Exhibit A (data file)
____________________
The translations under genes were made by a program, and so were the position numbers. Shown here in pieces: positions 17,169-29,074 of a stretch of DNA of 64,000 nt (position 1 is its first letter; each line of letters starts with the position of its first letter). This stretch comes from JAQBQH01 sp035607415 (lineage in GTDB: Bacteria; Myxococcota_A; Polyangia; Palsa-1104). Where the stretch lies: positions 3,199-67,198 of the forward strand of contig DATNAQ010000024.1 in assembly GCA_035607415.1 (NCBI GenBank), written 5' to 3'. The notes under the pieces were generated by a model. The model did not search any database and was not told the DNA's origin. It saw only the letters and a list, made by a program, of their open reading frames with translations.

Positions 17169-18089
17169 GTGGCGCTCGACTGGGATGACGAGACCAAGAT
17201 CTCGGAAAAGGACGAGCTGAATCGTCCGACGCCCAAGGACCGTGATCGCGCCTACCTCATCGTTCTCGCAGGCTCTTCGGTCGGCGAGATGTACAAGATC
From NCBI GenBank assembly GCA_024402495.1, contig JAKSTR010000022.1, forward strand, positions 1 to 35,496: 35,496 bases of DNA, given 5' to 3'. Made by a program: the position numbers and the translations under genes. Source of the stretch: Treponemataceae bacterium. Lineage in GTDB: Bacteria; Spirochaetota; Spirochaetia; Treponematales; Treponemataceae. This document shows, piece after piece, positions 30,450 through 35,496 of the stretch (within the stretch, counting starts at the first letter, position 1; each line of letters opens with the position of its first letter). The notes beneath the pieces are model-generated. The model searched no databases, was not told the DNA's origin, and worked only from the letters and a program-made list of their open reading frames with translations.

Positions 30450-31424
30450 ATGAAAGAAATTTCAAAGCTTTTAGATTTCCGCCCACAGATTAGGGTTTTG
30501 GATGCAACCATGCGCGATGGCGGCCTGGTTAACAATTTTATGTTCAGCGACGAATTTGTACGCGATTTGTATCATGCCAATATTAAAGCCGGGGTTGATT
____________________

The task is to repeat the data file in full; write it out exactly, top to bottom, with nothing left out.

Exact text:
The translations under genes were made by a program, and so were the position numbers. Shown here in pieces: positions 17,169-29,074 of a stretch of DNA of 64,000 nt (position 1 is its first letter; each line of letters starts with the position of its first letter). This stretch comes from JAQBQH01 sp035607415 (lineage in GTDB: Bacteria; Myxococcota_A; Polyangia; Palsa-1104). Where the stretch lies: positions 3,199-67,198 of the forward strand of contig DATNAQ010000024.1 in assembly GCA_035607415.1 (NCBI GenBank), written 5' to 3'. The notes under the pieces were generated by a model. The model did not search any database and was not told the DNA's origin. It saw only the letters and a list, made by a program, of their open reading frames with translations.

Positions 17169-18089
17169 GTGGCGCTCGACTGGGATGACGAGACCAAGAT
17201 CTCGGAAAAGGACGAGCTGAATCGTCCGACGCCCAAGGACCGTGATCGCGCCTACCTCATCGTTCTCGCAGGCTCTTCGGTCGGCGAGATGTACAAGATC
From NCBI GenBank assembly GCA_024402495.1, contig JAKSTR010000022.1, forward strand, positions 1 to 35,496: 35,496 bases of DNA, given 5' to 3'. Made by a program: the position numbers and the translations under genes. Source of the stretch: Treponemataceae bacterium. Lineage in GTDB: Bacteria; Spirochaetota; Spirochaetia; Treponematales; Treponemataceae. This document shows, piece after piece, positions 30,450 through 35,496 of the stretch (within the stretch, counting starts at the first letter, position 1; each line of letters opens with the position of its first letter). The notes beneath the pieces are model-generated. The model searched no databases, was not told the DNA's origin, and worked only from the letters and a program-made list of their open reading frames with translations.

Positions 30450-31424
30450 ATGAAAGAAATTTCAAAGCTTTTAGATTTCCGCCCACAGATTAGGGTTTTG
30501 GATGCAACCATGCGCGATGGCGGCCTGGTTAACAATTTTATGTTCAGCGACGAATTTGTACGCGATTTGTATCATGCCAATATTAAAGCCGGGGTTGATT